This unit is also known as the Deep Penetration Unit DPU  and as the Mahasohon Brigade  Mahasohona is a demon, who made unexpected attacks at night, according to Sinhalese folklore hence literally meaning the Brigade who attacked clandestinely and unexpectedly. Before the misunderstanding was later cleared out and the arrested released, the names of the personnel involved in the unit were released to the public media, resulting in the assassination of several of them; the LRRP was later reformed and has resumed its activities following the resumption of hostilities after a ceasefire between the government and the LTTE was cancelled. The exact number of troops involved with the LRRP is not known, and neither the Sri Lanka Army nor the Sri Lankan government has officially acknowledged its existence; the unit is operated under the Directorate of Military Intelligence of the Army. It is believed to be composed of personnel from the Commando  and Special Forces  regiments of the Sri Lanka Army; these personnel have received specialized training in Sri Lanka and abroad.
HTTP - Forbidden
Since its inception as a combat tracker team in , the unit gradually expanded into a brigade consisting of several regiments. It is one of the top-secret units in the Sri Lanka Army. This group at the inception in had two Officers and 38 men and was to be tasked to carry out small group operations which have capability of operating deep in enemy territory against LTTE terrorism in time of war. With the massive successful results of the RDF it was gradually expanded to 04 squadrons. There has been no informative disclosure about the selection and induction processes of the Special Forces Brigade confirmed by the Sri Lankan Army.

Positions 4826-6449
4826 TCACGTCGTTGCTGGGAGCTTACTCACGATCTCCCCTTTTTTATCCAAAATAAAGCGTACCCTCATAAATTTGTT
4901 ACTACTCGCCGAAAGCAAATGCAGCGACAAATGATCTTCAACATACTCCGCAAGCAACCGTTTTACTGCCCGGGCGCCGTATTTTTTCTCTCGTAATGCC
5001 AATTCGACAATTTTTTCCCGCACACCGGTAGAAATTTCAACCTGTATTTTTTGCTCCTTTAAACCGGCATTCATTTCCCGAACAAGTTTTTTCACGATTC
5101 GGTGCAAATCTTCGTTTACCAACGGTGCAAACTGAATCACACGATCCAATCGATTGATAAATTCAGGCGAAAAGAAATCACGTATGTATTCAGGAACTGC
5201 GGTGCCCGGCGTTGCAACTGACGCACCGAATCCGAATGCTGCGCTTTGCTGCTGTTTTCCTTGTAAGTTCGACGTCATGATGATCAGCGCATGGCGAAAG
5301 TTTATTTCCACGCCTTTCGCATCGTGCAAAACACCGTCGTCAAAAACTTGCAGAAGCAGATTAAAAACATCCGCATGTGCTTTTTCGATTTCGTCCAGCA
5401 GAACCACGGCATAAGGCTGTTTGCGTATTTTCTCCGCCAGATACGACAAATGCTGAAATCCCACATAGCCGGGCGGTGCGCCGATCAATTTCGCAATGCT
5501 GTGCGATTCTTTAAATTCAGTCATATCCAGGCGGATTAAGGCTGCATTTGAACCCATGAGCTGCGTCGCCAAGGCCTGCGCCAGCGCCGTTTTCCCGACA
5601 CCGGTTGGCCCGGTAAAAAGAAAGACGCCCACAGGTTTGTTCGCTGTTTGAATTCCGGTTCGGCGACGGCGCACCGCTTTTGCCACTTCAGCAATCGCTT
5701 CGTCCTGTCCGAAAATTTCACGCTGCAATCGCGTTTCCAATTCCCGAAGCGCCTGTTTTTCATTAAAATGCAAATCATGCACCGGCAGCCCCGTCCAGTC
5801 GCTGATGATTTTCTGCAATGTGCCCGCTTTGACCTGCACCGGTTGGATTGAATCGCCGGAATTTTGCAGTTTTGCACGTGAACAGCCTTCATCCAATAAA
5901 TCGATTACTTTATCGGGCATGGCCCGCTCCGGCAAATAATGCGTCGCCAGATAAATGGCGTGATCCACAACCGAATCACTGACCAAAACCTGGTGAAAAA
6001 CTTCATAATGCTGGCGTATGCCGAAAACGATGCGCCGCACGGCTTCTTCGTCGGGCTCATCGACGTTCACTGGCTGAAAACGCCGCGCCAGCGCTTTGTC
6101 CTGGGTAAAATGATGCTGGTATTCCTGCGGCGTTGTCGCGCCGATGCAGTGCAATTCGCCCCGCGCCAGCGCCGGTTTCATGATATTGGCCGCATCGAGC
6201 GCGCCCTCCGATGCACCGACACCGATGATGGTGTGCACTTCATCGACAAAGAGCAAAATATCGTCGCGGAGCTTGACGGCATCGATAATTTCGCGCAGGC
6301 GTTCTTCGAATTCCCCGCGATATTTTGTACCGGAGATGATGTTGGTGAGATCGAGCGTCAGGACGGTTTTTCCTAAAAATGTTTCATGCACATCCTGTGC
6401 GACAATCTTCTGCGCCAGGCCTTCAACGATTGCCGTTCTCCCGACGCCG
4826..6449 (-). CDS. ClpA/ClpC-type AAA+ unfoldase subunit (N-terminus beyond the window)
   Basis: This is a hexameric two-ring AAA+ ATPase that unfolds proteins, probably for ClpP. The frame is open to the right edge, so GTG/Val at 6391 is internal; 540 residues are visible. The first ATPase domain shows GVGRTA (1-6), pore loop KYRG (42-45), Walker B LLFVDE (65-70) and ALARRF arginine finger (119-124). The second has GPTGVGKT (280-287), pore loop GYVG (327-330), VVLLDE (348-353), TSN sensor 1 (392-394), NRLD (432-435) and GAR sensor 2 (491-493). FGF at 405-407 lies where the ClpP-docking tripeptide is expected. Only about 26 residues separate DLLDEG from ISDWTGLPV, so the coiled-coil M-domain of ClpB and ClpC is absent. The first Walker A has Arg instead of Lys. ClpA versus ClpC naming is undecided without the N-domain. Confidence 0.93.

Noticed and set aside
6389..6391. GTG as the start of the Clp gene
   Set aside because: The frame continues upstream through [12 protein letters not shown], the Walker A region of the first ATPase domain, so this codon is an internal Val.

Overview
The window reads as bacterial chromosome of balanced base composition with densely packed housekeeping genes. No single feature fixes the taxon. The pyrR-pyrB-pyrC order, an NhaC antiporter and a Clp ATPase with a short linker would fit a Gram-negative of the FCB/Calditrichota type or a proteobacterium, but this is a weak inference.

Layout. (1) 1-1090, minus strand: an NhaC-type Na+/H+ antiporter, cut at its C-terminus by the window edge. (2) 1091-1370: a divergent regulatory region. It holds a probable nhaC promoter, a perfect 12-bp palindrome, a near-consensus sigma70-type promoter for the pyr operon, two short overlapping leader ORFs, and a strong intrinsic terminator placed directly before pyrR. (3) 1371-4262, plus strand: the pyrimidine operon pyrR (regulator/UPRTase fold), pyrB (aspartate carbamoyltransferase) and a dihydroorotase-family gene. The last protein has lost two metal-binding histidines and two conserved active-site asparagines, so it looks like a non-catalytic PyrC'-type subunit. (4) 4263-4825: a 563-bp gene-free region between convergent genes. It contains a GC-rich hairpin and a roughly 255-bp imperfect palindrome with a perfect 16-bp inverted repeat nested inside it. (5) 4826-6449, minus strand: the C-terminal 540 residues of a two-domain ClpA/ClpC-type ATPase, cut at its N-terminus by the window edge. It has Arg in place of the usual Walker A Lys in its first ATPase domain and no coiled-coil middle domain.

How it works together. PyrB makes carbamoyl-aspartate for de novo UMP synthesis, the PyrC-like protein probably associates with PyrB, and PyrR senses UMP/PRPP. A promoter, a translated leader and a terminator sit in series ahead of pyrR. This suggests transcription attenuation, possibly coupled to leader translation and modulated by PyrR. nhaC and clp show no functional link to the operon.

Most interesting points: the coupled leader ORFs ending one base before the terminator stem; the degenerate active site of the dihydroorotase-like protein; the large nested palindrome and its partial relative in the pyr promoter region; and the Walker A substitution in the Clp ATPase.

SLA's Deep Penetration Unit responsible for Claymore attack - LTTE
The Deadly Mahasohon Brigade. Posted: Tue Jul 24, pm. Unexplained claymore mine explosions took place near tiger safe houses and sometimes even inside their own bases. Some of these explosions targeted senior LTTE leaders. One bomb exploded near a safe house which was used by the LTTE leader himself.
Throughout history the need for small, highly trained, far ranging units to perform reconnaissance, surveillance, target acquisition, and special type combat missions has been readily apparent. Confronted by an enemy adept at using terrain to mask movement, thereby leaving conventional forces blind to their intentions, it was only natural that the military should create a capability to monitor and disrupt deep within enemy-held territory. One false step, one small mistake by one man could mean sudden death for all. It is dangerous and exacting work, usually carried out by small, close-knit teams of five or six lightly equipped but well-armed volunteers, operating beyond artillery support in difficult country. Their tasks—to gather information, mount ambushes, and take the occasional prisoner-were vital if the Tamil rebles were to be denied the initiative.